David Roland and Ashley Evans take a comic turn in Ballet Etoile’s Coppelia. Photo contributed

REVIEW: Ballet Etoile scores comic triumph with Coppelia

Victoria professional company produces a fine ensemble piece

By Steve and Jayne Weatherbe

Special to Monday Magazine

Ballet Etoile, Victoria’s feisty little professional ballet company, staged a tiny masterpiece of comedy highlighted by several artistic tours de force. Sadly, few came to see Coppelia at the Dave Dunnett Theatre at Oak Bay High and one performance was cancelled.

As for those of us who did come, we saw a fine ensemble piece with very competent contributions from girls from several local dance schools, impressive solos from one or two of the youngsters and the usual brilliance from Amalia Schelhorn, a former National Ballet member and teacher at several schools in Victoria, in a supporting role.

David Roland also did a fine comic turn in the key role of Dr. Coppelius, a dotty rather than a mad scientist who builds life-sized wind-up figures that sit, mostly immobile, in his shop.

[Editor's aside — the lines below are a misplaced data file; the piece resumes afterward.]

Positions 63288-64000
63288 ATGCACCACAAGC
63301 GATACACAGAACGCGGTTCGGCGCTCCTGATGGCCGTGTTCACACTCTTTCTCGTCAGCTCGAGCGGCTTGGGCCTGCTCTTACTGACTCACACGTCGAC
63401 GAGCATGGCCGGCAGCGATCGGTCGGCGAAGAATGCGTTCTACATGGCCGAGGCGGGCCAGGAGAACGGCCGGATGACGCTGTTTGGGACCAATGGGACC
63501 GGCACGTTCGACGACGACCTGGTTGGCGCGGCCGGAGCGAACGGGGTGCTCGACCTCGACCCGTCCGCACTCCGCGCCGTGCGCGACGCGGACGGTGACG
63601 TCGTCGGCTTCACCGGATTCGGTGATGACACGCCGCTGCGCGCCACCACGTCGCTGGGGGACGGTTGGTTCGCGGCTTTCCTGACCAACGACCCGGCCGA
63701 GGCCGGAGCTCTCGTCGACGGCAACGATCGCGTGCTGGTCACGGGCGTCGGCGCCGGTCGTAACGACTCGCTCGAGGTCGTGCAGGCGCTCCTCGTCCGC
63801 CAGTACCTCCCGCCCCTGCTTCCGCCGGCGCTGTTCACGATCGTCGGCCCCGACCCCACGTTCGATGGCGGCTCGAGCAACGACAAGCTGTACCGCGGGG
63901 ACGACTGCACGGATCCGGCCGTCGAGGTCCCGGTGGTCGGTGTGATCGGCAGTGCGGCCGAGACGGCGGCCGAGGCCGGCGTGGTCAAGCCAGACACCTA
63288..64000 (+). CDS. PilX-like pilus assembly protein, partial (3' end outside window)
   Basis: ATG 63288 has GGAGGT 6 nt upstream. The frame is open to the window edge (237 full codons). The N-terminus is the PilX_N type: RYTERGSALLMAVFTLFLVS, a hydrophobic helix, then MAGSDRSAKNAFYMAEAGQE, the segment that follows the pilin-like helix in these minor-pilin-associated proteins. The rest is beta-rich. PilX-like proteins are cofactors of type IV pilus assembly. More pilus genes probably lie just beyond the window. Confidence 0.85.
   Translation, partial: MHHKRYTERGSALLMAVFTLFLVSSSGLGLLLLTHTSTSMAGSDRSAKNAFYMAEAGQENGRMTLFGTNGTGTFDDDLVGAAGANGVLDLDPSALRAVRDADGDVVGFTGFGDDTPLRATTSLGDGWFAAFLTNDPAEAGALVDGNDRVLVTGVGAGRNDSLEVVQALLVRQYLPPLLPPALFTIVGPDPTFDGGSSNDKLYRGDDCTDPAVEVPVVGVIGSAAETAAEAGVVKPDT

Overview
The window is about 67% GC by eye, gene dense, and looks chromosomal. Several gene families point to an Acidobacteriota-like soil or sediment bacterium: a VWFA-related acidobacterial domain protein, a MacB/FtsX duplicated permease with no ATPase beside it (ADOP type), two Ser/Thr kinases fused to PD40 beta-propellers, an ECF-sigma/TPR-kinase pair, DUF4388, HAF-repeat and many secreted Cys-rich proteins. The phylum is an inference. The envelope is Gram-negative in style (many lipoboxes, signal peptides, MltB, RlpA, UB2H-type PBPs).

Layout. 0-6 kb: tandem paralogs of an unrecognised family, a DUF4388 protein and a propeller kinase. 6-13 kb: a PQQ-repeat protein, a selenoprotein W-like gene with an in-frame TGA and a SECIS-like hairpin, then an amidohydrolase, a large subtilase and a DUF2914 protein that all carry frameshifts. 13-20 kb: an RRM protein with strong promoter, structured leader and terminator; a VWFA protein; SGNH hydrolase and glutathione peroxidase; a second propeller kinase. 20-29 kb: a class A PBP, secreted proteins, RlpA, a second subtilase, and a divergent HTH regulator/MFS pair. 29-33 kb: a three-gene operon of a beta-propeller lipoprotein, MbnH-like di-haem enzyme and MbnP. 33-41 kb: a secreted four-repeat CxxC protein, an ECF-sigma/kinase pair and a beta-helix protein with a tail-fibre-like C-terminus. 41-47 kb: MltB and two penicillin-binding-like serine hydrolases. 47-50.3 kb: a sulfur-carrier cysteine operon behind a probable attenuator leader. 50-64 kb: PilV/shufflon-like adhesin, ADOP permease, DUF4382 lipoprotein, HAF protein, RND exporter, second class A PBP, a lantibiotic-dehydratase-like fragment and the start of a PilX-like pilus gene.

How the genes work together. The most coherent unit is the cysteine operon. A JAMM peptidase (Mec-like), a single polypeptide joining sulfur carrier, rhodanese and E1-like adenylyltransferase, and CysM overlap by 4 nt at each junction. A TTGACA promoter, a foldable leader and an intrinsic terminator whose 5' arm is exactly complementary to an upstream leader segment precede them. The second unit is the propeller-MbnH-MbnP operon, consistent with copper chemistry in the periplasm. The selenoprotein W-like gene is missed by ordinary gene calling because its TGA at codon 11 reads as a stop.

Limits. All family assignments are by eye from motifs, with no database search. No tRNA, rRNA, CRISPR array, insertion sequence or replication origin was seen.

Ian Szkolak playing Franz, the male lead, falls for one comely automaton whom he takes for Coppelius’s daughter, demonstrating focused physicality, grace and bashful charm as he attempts to win the heart of the inanimate girl, ending up drugged and trapped by the malicious doctor instead.

But Franz is betrothed to the lovely village lass, Swanhilda, who dramatically spurns him for chasing Coppelia, then sneaks into Dr. Coppelius’s workshop to discover the truth about his “daughter,” leading a trio of village girls.

It is Ashley Evans as Swanhilda who makes this ballet such a triumph. Ms. Evans is a wonderfully limber, graceful and expressive dancer, but she is much more. She is the choreographer and director of this piece, founder of Ballet Etoile, and, rumour has it, she also sews some of the costumes. Her face is wonderfully expressive too, and she hams it up hilariously with Roland’s Dr. Coppelius in his workshop, where she impersonates his prize doll in order to rescue Franz.

Everyone involved should be proud and every ballet fan who missed it should resolve to make Ballet Etoile’s next show July 29 and 30 at Butchart Gardens.

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